Site safety

Construction and building sites can present many hazards, so it's important to take appropriate measures and ensure that every area is safe. Apart from being a legal requirement under health and safety laws, this is also key to the protection of workers, visitors and people passing by. Two of the main components when it comes to maintaining the safety of a building site are signage and protective equipment.

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Construction zones are required to have adequate signage for safety purposes, depending on the complexity and size of the site. The types of signs that are typically erected usually fall into one of four categories:

  • Mandatory signs: Provide specific instructions, such as wearing a hard hat. They consist of a blue circle with a white image inside.
  • Warning signs: Alert to potential safety hazards, such as nearby machinery operating or overhead hazards, and are typically yellow.
  • Danger signs: Warn of more serious, potentially life-threatening hazards and clearly say 'danger'. These signs are identified by a red oval on a black background.
  • Emergency signs: Display information about emergency-related facilities and equipment and are usually green.

When used correctly, these signs can ensure that a site is safe and provides sufficient warning and protection.

Often, 4-in-1 signs will be implemented to allow site managers and builders to more efficiently manage their safety obligations. As the name suggests, these signs incorporate the four common signs, along with any other site rules.

Before implementing signage, it is crucial to inspect the construction site and identify all potential hazards and risks. Once this is done, consider these factors and determine which type of sign is best for each hazard. By implementing correct and thorough signage, workers and the general public will remain safe and aware of the risks that inevitably come with being exposed to a construction or building environment.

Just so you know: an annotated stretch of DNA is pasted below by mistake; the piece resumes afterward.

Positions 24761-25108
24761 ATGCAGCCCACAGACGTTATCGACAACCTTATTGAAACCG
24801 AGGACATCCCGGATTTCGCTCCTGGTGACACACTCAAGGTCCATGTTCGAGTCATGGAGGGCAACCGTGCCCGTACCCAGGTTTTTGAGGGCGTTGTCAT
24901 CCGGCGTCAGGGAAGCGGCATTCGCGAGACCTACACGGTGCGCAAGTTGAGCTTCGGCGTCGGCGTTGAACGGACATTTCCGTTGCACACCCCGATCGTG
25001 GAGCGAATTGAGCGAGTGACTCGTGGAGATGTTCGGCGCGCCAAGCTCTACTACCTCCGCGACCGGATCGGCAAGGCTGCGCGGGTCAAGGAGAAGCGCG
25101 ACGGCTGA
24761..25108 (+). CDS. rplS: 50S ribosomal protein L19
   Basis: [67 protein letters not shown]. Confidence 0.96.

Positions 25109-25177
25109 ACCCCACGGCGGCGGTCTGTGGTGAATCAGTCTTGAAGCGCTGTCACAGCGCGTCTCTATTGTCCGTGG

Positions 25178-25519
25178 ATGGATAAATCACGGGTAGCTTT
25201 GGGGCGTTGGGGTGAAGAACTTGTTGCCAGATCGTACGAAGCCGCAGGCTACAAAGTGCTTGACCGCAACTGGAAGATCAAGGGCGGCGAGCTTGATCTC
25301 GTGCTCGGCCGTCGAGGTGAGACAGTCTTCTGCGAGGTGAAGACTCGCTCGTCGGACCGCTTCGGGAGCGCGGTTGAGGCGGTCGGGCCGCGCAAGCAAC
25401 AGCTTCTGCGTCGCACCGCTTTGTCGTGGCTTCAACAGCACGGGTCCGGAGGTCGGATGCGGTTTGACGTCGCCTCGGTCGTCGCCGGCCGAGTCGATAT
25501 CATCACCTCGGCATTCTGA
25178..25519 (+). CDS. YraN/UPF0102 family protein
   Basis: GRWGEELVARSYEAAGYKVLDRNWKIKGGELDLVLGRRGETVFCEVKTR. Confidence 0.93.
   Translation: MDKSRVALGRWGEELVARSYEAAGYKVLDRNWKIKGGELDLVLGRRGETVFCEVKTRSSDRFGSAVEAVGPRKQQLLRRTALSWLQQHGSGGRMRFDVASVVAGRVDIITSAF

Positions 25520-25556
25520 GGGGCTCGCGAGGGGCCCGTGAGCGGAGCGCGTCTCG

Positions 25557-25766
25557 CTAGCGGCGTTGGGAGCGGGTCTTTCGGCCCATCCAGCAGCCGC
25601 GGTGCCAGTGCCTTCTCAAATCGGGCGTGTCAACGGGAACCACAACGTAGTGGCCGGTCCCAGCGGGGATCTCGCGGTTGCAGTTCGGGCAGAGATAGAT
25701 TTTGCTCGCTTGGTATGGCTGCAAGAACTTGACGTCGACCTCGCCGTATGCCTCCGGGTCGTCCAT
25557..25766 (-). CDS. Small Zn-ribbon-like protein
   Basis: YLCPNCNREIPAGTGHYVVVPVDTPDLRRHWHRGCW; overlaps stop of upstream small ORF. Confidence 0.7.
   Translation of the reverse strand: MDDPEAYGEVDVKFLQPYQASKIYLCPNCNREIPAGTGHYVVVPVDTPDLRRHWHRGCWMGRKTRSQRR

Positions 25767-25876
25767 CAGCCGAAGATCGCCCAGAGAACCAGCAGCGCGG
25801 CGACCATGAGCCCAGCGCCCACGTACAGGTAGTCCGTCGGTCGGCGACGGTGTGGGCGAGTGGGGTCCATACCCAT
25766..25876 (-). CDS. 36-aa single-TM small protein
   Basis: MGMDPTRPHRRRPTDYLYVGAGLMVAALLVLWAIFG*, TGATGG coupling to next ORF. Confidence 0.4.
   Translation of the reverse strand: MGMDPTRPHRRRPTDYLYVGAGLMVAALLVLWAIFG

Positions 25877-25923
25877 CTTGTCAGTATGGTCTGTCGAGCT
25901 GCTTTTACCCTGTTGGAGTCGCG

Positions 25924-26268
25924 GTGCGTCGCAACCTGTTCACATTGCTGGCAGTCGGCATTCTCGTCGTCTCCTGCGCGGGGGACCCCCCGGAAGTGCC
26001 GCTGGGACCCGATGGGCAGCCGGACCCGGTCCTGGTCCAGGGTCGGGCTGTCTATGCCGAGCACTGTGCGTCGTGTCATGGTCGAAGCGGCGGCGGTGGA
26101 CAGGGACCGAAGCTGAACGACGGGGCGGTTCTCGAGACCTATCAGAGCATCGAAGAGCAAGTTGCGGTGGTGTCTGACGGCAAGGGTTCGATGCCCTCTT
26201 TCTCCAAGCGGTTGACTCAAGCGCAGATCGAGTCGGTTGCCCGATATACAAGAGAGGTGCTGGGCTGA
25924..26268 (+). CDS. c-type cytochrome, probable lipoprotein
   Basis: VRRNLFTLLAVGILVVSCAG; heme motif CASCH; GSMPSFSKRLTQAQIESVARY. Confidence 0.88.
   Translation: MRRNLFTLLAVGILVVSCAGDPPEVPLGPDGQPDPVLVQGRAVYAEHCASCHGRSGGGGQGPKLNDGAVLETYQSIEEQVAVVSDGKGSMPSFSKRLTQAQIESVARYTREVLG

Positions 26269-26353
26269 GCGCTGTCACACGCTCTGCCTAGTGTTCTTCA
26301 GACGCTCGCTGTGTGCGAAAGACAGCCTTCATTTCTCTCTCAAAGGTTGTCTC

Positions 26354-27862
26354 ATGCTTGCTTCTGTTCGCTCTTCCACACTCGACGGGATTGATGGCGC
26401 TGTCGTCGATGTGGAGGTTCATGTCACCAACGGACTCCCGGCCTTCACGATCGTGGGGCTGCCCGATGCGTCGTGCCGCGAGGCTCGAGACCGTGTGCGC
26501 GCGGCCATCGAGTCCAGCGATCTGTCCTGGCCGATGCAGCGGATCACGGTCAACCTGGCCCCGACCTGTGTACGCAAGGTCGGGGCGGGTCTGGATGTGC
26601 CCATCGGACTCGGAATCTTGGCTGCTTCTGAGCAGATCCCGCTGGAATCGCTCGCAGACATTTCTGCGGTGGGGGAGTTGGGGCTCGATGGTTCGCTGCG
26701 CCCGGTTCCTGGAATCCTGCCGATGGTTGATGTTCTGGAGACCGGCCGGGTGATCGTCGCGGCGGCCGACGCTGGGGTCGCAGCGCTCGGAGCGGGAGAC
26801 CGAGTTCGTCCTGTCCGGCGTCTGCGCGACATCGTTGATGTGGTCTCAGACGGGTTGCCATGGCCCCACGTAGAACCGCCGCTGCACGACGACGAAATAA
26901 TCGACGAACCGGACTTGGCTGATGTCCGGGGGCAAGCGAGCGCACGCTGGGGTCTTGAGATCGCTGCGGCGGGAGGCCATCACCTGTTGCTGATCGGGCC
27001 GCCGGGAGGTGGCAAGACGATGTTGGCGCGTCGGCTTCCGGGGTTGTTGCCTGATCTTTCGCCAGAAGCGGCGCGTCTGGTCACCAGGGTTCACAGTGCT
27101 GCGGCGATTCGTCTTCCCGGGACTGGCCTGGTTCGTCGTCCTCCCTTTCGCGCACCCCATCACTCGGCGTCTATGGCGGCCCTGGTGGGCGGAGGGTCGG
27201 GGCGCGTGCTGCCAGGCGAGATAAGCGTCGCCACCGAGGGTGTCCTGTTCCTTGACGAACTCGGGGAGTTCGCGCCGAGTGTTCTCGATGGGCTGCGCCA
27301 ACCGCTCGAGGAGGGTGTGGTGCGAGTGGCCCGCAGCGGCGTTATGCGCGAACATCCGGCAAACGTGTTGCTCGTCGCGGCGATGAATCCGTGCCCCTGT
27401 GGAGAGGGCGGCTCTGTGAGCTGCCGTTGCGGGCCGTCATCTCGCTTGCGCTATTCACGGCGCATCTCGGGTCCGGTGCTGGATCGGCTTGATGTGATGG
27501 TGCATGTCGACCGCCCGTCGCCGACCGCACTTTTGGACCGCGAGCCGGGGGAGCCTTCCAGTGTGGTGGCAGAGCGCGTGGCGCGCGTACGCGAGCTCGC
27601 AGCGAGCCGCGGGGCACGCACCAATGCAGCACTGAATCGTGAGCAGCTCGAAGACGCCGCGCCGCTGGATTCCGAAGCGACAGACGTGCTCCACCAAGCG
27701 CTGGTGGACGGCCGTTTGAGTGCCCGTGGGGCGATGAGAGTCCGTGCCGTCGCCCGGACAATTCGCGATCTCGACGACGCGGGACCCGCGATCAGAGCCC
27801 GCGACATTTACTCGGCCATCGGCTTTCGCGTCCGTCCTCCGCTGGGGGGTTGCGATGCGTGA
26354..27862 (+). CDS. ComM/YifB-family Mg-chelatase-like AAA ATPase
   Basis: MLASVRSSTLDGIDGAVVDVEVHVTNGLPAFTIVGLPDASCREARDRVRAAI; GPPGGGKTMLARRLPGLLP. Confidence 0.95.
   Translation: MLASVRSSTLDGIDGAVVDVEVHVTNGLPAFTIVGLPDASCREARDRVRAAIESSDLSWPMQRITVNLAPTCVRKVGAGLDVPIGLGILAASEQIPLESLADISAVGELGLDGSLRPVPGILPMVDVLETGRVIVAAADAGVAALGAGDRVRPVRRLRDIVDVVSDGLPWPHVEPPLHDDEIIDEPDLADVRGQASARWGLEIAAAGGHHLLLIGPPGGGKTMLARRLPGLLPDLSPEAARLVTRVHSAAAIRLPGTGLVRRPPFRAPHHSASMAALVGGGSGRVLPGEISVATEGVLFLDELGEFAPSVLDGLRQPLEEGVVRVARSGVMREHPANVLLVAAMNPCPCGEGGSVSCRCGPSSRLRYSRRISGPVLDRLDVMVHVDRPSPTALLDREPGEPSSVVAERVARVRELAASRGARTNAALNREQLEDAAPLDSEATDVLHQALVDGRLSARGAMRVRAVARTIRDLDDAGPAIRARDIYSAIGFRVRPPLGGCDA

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Protective Equipment

Personal protective equipment includes everything from boots to high visibility clothing and any other safety accessories that minimise risk of injury. This equipment does not control hazards, but can act as an additional safety layer, backup or last resort when all risks cannot be controlled or mitigated. Sometimes, protective equipment can introduce new issues, such as overheating, lack of visibility or restricted movement, but it still needs to be provided and worn appropriately.

Employees must be provided with personal protective equipment that meets the minimum health and safety standards, or at least an allowance to purchase it. While this is the responsibility of the employer, everybody on site must comply with all health and safety requirements. Employers must also provide the appropriate training to ensure that their workforce know how to properly wear and operate all protective equipment.

Encouraging colleagues to look after each other - along with ensuring they are always wearing the appropriate protection - will ensure the overall safety and compliance of a construction site.

Safety is an important and regulated issue, so it is crucial that all laws are abided by and that the appropriate measures are implemented to help protect workers and members of the public alike. Always seek advice from a professional or check the relevant laws in your state to be sure that you are following up-to-date and accurate regulations.